The double deer. How does it go? Either one side capitulates or it doesn’t.
I have been awash with profundity as this wave of heat makes me (me and this bright new shadowling, this new friend who seems, at this juncture, to have an honest and full comprehension of my heart and the path I am endeavoring to follow) rather tired. I, she, it, Astrid, you, seem rather quieter today, but nonetheless present. Willing to sit with me as the sky grows overcast and I finally think turning off the unending auto-cycling spasm of Say Yes to the Dress is a good idea, shortly after a woman communes with Princess Diana for her pre-wedding jitters.
I shouldn’t judge anybody for the cast of characters in my head would match anyone’s for grandiosity.
I see the sheaths of silk, the sample dresses that bleed into one, each with fat orange vise grips to cinch them tight against these exhaustively earnest women who look at themselves in the mirror and accept this next phases of the transformation. You might think that this is mandatory, this is as ingrained in the blood as puberty, as death. It isn’t, though, and some of us exist on the edges of these rituals. Looking down over the concrete edges into the tiger’s habitat at the creature that is supine, abeyante, peaceful in its stillness, threatening in the potential of what lies beneath the stripes, burning bright. Look at how it eats. Oh, golly, look at how it was made for the hunt. Then we slip on our lace gloves and stroll under our parasols, as the sun irradiates, as gravity pulls, as a pebble is swallowed like a sugar pill to fill the gap that spreads. No matter where you turn, there is the bull. There is the regret that you gave yourself to a tiger who killed you. The regret that you don’t like the taste of obsidian or the swim of your belly as it moves, carrying all those black stones with you.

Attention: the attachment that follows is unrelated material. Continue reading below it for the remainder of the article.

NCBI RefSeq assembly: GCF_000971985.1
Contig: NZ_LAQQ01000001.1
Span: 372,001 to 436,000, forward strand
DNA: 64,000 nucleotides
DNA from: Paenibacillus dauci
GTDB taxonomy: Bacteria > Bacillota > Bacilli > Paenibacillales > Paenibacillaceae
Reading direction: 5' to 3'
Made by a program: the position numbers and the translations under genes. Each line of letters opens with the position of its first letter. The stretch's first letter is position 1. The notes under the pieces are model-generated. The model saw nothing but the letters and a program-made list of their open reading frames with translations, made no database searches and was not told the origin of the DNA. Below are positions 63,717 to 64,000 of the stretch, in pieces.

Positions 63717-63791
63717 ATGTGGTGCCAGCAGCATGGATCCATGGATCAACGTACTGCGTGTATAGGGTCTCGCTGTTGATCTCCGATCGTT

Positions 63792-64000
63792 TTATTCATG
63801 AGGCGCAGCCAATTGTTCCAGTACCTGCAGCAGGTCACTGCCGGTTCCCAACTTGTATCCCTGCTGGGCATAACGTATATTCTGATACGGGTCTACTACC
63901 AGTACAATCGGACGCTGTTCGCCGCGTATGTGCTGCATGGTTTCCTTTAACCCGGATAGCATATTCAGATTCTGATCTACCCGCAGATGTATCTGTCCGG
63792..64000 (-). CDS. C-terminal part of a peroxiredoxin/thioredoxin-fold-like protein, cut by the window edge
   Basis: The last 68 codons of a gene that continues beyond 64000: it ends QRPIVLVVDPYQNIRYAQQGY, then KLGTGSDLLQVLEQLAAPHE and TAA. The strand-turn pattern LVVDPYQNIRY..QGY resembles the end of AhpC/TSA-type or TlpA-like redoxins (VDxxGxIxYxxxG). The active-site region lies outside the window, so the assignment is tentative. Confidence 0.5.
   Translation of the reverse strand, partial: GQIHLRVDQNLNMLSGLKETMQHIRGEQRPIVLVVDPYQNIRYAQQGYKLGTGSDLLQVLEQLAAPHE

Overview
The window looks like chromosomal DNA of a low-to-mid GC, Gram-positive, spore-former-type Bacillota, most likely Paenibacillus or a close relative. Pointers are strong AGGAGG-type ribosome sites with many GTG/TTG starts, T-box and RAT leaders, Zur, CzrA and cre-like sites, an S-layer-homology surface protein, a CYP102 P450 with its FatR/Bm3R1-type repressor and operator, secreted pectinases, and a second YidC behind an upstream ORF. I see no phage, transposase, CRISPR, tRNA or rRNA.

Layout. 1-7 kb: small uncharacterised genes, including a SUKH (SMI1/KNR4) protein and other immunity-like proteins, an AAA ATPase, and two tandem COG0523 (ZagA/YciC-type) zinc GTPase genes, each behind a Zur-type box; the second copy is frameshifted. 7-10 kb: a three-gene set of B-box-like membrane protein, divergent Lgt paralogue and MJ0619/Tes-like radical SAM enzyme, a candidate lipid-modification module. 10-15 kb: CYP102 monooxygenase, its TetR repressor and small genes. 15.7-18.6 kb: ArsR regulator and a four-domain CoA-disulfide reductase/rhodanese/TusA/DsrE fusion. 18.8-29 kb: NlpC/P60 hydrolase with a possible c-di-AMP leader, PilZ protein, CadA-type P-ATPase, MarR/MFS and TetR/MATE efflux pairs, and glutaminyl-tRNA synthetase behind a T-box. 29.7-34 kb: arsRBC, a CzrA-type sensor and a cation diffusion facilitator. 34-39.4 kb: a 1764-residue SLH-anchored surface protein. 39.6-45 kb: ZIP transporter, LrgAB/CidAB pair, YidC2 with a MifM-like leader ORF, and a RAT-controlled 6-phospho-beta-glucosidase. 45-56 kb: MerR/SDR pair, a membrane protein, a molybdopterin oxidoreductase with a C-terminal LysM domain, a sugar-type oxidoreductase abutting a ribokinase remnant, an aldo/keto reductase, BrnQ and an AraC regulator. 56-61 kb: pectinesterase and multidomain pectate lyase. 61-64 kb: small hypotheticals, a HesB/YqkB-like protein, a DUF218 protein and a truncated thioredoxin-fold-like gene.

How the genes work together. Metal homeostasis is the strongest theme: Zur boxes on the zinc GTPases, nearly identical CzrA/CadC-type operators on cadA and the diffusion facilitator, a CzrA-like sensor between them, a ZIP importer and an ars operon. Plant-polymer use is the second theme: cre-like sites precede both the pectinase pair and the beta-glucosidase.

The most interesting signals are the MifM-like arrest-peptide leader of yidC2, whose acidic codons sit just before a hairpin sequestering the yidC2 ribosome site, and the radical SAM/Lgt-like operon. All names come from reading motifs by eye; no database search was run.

It is one deer, it is two ways. Pressed in the heads, but there is a heart in the middle and that is the only place to go.
My sister wrote me, Facebook messaged me today. She had asked my mother about what she thought, hypothetically, they would think about being able to contribute to this wedding that everyone knows is an incredible burden on her soul, everyone, except, perhaps her long-term boyfriend who for his own reasons, has refused to propose. These are not my stories to share, of course, and these are not my wrongs to right, if in fact, they are anything other than the true facts about the way things are. My mother said she hadn’t thought about in a long time. This disappointed my sister, because it matched up this fear that is so hard to live with, that it will never happen. But I’ve rode these waves with her before and I did what I could to tell her we were all excited for whenever it would happen and it will.
I said I didn’t think I would, that our mother’s surely given up on me, and she kindly said, oh no, oh no, you will get married, too.
And there was a pause in the flurry of correspondence and I imagine we were both sitting there with the flailing of the other’s assurances. Yes, yes, for you, this will happen. Of course, no question, don’t worry. And still the question that strolls along, pulling tantalizingly slow at each fingertip of its long gloves, “But when?”
For a long time, for all my life, I would be sad at such an exchange. I would feel wounded. I would feel that my myth was being read out around the fireside, that the tribe was nodding along at the Cat Who Walked By Herself, and I would be silent, but seething. I would feel robbed of glories due me, laughed at, I would hurt. And I would do nothing.
Now, I think, I need to go out on a date.
That is all I need to do.